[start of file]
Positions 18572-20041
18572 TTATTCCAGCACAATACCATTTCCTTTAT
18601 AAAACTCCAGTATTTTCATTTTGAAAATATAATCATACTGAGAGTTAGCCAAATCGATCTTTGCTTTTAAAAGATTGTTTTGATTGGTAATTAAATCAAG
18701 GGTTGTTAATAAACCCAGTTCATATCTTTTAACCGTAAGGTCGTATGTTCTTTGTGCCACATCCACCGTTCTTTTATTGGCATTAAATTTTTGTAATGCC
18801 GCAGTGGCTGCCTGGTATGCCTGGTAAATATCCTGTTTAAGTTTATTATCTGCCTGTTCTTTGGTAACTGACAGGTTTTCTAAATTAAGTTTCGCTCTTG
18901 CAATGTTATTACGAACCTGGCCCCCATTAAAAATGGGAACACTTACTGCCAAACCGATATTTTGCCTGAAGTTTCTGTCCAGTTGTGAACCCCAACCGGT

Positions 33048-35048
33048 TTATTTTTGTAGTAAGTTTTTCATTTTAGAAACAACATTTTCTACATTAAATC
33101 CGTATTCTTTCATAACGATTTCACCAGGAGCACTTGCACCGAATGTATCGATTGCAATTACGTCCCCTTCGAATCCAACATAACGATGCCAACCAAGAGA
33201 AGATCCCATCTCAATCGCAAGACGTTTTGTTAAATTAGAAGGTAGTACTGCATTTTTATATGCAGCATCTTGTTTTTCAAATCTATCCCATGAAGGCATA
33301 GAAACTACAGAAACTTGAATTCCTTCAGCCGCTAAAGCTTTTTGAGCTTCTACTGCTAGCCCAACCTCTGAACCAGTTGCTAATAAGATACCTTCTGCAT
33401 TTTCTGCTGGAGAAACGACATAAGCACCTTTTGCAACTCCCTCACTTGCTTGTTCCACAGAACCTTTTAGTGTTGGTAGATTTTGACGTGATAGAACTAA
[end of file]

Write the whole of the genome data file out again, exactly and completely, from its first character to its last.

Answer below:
Positions 18572-20041
18572 TTATTCCAGCACAATACCATTTCCTTTAT
18601 AAAACTCCAGTATTTTCATTTTGAAAATATAATCATACTGAGAGTTAGCCAAATCGATCTTTGCTTTTAAAAGATTGTTTTGATTGGTAATTAAATCAAG
18701 GGTTGTTAATAAACCCAGTTCATATCTTTTAACCGTAAGGTCGTATGTTCTTTGTGCCACATCCACCGTTCTTTTATTGGCATTAAATTTTTGTAATGCC
18801 GCAGTGGCTGCCTGGTATGCCTGGTAAATATCCTGTTTAAGTTTATTATCTGCCTGTTCTTTGGTAACTGACAGGTTTTCTAAATTAAGTTTCGCTCTTG
18901 CAATGTTATTACGAACCTGGCCCCCATTAAAAATGGGAACACTTACTGCCAAACCGATATTTTGCCTGAAGTTTCTGTCCAGTTGTGAACCCCAACCGGT

Positions 33048-35048
33048 TTATTTTTGTAGTAAGTTTTTCATTTTAGAAACAACATTTTCTACATTAAATC
33101 CGTATTCTTTCATAACGATTTCACCAGGAGCACTTGCACCGAATGTATCGATTGCAATTACGTCCCCTTCGAATCCAACATAACGATGCCAACCAAGAGA
33201 AGATCCCATCTCAATCGCAAGACGTTTTGTTAAATTAGAAGGTAGTACTGCATTTTTATATGCAGCATCTTGTTTTTCAAATCTATCCCATGAAGGCATA
33301 GAAACTACAGAAACTTGAATTCCTTCAGCCGCTAAAGCTTTTTGAGCTTCTACTGCTAGCCCAACCTCTGAACCAGTTGCTAATAAGATACCTTCTGCAT
33401 TTTCTGCTGGAGAAACGACATAAGCACCTTTTGCAACTCCCTCACTTGCTTGTTCCACAGAACCTTTTAGTGTTGGTAGATTTTGACGTGATAGAACTAA